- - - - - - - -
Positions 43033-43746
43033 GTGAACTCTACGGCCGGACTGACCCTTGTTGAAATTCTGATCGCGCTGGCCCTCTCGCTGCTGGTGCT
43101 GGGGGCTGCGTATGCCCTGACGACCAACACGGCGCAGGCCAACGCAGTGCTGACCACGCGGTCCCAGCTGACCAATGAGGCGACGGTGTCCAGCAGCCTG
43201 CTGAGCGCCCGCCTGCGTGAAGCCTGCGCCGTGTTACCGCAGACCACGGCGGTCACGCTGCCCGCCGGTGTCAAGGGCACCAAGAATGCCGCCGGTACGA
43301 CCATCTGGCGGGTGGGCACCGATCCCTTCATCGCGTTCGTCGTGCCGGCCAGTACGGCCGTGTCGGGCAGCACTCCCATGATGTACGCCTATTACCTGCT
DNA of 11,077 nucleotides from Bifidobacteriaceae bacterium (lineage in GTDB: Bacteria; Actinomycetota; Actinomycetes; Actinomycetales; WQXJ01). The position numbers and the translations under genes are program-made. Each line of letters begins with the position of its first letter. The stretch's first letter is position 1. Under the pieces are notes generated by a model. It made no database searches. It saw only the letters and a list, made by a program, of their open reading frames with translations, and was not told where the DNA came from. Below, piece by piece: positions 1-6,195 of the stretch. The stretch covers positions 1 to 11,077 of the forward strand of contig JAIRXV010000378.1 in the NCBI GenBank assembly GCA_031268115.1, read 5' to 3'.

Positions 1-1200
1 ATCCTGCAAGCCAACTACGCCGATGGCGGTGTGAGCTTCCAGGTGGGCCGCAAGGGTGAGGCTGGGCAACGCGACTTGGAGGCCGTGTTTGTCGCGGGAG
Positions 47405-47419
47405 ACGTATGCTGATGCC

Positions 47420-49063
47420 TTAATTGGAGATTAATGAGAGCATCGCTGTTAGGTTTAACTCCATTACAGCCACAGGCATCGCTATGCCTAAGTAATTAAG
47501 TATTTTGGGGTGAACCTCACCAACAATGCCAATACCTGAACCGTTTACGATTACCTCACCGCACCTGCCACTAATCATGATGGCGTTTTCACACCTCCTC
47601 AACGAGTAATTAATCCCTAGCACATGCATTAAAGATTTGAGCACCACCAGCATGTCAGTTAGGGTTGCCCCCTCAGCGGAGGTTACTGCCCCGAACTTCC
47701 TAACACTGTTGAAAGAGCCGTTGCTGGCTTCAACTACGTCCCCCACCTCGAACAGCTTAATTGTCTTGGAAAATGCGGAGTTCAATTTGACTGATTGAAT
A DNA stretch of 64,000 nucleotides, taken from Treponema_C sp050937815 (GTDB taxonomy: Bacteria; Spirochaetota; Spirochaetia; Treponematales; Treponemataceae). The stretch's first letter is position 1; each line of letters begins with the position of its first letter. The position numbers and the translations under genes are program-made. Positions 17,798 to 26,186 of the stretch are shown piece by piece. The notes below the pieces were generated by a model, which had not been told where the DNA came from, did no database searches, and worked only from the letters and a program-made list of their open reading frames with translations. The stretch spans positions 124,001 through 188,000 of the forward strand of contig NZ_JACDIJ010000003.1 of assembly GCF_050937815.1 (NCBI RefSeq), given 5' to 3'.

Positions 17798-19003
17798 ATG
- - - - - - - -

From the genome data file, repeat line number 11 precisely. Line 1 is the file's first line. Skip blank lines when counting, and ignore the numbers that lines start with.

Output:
Positions 47420-49063